Many subjects had elevated fasting insulin levels (mean value 30 μ
U/ml), indicative of insulin resistance (13
). There was a twofold increase in mean fasting insulin levels when comparing those with a BMI <85th percentile (22.5 μ
U/ml) to those with a BMI ≥95th percentile (44.8 μ
U/ml). Similarly, the percent with fasting insulin values >30 μ
U/ml increased by nearly 4.5-fold across the three BMI categories. Hispanics and Native Americans had the highest mean fasting insulin levels and a 1.5- to 2-fold increase in the percent with values ≥30 μ
U/ml. Our mean fasting insulin values are similar to the levels reported by Weiss et al. (16
) in obese and severely obese subjects (31.3 and 38.6 μ
U/ml, respectively). The same doubling across BMI percentiles was seen for the 2-h insulin values in our study.
In conclusion, the purpose of this study was to determine if there was a high enough percentage of students with IGT or diabetes to power a trial targeting these outcomes. Whereas we found a very low prevalence of both IGT and diabetes, our subjects exhibited a high prevalence of risk factors for diabetes. These included IFG (fasting glucose ≥100 mg/dl), hyperinsulinemia indicative of insulin resistance (fasting insulin ≥30 μ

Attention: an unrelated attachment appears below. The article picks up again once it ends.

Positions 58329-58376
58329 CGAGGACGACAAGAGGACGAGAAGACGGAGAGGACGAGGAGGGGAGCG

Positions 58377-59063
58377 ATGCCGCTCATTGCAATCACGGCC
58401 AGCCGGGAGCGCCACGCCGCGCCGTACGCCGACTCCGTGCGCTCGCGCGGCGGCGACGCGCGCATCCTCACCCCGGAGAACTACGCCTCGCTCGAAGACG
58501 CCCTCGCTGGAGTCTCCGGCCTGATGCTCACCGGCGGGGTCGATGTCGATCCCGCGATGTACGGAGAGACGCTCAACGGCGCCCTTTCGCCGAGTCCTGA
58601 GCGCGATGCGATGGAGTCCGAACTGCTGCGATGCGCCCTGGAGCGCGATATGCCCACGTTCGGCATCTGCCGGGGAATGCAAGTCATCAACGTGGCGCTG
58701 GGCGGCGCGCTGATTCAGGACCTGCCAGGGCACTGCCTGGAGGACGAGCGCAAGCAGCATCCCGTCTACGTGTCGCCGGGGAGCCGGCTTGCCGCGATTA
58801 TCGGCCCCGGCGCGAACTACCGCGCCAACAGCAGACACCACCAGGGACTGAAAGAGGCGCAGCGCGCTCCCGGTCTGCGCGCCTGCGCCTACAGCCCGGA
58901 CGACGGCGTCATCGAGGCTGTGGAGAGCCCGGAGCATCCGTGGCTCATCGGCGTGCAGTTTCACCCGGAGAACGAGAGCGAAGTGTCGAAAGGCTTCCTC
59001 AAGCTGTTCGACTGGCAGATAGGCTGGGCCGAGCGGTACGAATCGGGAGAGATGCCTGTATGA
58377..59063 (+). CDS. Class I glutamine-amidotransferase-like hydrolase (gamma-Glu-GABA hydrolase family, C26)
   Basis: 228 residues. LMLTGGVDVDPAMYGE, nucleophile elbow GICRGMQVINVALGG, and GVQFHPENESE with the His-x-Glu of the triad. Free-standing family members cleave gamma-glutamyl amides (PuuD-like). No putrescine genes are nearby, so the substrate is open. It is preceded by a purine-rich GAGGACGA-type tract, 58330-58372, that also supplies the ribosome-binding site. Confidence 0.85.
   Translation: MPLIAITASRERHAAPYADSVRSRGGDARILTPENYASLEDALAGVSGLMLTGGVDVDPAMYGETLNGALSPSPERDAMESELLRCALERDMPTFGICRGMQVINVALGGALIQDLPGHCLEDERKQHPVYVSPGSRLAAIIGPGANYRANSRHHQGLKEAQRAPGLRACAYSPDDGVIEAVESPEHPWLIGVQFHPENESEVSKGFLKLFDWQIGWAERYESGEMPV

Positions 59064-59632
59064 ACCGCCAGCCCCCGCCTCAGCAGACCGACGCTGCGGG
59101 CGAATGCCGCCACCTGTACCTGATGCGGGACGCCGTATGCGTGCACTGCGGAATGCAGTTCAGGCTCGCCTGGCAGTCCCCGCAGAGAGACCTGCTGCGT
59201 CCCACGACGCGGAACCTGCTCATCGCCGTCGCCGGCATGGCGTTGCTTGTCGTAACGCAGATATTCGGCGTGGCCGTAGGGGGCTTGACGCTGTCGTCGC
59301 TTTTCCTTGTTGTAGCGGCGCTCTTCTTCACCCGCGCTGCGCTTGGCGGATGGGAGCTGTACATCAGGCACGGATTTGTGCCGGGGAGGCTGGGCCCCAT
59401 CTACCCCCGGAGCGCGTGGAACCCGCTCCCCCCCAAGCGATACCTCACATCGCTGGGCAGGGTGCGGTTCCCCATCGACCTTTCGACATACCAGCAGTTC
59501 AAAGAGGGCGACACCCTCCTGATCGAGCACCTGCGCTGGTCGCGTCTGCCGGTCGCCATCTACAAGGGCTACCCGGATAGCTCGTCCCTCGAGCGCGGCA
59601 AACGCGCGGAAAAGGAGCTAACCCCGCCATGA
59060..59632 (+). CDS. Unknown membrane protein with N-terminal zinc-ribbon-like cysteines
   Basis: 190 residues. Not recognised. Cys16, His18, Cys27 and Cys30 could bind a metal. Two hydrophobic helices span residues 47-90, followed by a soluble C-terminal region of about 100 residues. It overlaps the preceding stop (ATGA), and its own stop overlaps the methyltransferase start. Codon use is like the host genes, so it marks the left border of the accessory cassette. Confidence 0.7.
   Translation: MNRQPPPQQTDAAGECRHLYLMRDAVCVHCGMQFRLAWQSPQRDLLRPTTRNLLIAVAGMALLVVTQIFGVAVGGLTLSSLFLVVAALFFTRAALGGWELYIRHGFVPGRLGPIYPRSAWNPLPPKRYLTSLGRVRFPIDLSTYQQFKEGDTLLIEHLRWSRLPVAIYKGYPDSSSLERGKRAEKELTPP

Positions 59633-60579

U/ml), and BMI associated with diabetes risk (BMI ≥85th percentile). IFG is an accepted indicator of risk for type 2 diabetes and confers high likelihood that normal insulin secretion is already impaired (24
). In addition to defective insulin secretion, insulin resistance is generally present if type 2 diabetes is to develop. A fasting insulin level ≥30 μ
U/ml is suggestive of insulin resistance and is a measure that can be performed in the field setting. Almost 15% of the students were found to have all three of these risk factors for diabetes. These data suggest that strategies should be developed to reduce the prevalence of risk factors for diabetes.